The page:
How has the band’s sound evolved since your last studio album in 2006?
It’s hard to say really since to us they’re just new Nebula songs. I guess it’s all the Nebula records rolled into one. There’s a bit of everything in there. It’s probably easier to answer that from outside looking in rather than looking out from inside, if you follow me. We haven’t really looked at it like that, as I said they’re just “the new Nebula songs” to us.

What lyrical topics do you tackle this time around?
There aren’t really any particular topics per se, it’s all kind of abstract. The lyrics can mean different things to different listeners. That’s not intentionally how they were written, but it works out because it makes the songs more personal to the listener if they interpret it in their own way. We don’t even know what half of them mean anyway. (laughs) A lot of it comes from the subconscious, I think, and it takes some time to realize what was written yourself.

How did you come to sign with Heavy Psych Sounds?
Gabriel at Heavy Psych is a big fan and he put out the re-issues of all the old Nebula records so when he got wind of us doing a new record he approached us and said, “Come on guys you know it makes sense to put it out with me.” We were talking to a few labels but he was right, it did make sense and we got what we asked for. (laughs)

What are your goals and expectations for the album?
We don’t really have any goals or expectations for it. We recorded it and now it’s going out into the world. Of course, we’d be stoked if people like it but we definitely don’t have any expectations for it. Aim low and you’ll always be pleasantly surprised. (laughs)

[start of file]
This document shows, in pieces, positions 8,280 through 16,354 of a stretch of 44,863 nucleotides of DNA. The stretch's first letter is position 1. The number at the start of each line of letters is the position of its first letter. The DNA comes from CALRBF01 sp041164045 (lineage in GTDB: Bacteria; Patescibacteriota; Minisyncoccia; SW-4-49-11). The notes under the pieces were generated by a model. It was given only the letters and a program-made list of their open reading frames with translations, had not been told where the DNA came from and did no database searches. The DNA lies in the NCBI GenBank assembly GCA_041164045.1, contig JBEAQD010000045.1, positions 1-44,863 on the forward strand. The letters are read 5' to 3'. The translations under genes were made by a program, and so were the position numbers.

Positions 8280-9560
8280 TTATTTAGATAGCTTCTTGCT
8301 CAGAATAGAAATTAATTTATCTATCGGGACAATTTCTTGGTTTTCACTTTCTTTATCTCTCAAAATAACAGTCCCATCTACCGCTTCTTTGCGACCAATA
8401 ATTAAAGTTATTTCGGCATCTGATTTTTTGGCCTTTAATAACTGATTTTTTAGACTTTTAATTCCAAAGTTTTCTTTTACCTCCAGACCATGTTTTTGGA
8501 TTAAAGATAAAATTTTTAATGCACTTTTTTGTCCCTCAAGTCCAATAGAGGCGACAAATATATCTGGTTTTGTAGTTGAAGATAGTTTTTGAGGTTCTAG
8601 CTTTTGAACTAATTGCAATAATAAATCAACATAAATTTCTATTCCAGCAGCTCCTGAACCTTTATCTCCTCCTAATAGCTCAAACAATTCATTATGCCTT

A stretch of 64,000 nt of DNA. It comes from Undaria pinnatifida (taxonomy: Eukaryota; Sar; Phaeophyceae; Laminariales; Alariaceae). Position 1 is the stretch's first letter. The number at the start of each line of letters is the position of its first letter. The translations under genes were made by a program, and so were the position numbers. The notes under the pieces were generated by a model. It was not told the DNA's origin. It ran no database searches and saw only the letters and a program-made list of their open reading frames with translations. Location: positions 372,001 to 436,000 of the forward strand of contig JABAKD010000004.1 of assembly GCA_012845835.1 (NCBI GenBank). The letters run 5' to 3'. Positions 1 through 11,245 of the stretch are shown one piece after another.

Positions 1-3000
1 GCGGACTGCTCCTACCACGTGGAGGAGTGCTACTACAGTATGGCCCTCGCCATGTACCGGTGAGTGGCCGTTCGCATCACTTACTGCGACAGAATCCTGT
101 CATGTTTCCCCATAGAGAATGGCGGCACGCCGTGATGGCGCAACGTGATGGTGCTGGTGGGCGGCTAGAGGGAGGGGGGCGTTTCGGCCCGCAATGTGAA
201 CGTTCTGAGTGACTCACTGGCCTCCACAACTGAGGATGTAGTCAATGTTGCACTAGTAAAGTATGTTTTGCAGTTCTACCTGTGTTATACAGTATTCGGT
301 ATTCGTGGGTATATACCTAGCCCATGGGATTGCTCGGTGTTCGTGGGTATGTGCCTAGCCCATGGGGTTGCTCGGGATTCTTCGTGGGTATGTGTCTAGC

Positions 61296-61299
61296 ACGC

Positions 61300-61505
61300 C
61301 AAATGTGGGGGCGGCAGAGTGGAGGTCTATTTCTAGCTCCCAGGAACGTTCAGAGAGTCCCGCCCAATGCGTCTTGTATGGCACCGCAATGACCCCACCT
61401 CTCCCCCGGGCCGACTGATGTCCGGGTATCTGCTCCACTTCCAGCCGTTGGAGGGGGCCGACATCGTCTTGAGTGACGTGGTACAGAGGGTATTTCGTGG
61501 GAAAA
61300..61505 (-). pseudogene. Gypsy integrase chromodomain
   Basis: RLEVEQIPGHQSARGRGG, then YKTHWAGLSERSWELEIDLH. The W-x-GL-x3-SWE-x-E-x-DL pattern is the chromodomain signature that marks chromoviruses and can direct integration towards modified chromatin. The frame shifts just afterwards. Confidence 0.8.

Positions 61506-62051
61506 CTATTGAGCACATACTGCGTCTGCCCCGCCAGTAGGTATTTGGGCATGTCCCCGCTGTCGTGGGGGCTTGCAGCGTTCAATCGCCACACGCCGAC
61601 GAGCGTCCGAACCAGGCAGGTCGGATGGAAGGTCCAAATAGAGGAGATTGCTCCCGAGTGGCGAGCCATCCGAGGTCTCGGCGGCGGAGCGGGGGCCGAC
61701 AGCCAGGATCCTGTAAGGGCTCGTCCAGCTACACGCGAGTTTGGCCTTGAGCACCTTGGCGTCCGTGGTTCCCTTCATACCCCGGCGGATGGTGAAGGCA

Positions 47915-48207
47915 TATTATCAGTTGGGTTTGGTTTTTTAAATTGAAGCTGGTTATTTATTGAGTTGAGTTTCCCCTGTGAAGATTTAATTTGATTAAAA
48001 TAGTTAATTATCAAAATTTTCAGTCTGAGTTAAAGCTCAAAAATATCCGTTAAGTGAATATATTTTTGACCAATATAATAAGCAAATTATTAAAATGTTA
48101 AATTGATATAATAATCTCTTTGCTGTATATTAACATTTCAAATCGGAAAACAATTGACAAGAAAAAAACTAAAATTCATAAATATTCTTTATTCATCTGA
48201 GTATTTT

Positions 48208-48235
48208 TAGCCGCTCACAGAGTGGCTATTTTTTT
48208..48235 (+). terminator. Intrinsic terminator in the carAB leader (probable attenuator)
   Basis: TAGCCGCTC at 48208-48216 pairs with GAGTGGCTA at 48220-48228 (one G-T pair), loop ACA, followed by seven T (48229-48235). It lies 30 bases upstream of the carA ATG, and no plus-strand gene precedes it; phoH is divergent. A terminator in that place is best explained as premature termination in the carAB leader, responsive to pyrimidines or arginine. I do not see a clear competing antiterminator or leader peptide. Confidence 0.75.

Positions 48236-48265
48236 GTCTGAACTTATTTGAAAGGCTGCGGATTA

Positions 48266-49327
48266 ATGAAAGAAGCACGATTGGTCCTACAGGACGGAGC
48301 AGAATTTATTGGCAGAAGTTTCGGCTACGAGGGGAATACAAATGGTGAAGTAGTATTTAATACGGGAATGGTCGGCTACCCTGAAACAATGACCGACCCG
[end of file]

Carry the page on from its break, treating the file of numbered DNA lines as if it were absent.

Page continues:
How was the Planet Desert Rock Weekend that you just played?
Planet Desert Rock was great. We got to see some bands we hadn’t seen before and also hang out and party with all our friends who were playing too. Can’t beat that!

You have some European dates this fall. Any plans for a North American tour?
Yes, we’re going to do a full U.S. tour starting around the middle of August into September about a month or so and then we go to Europe again towards the end of September into October. We’re looking forward to it. It’s been a moment since we last did the States.

What is the band’s level of awareness/popularity in Europe compared to North America?
This kind of music has always been a lot more popular in Europe and reception there has always been a bit warmer. They’ve always been ahead of the game in Europe with stoner rock/desert rock or whatever you wanna call it. They have all these festivals and of course this desert fest which is pretty huge these days. That’s not to say the U.S. doesn’t appreciate us, but Europe is always been a little more enthusiastic and ahead of the game in that respect.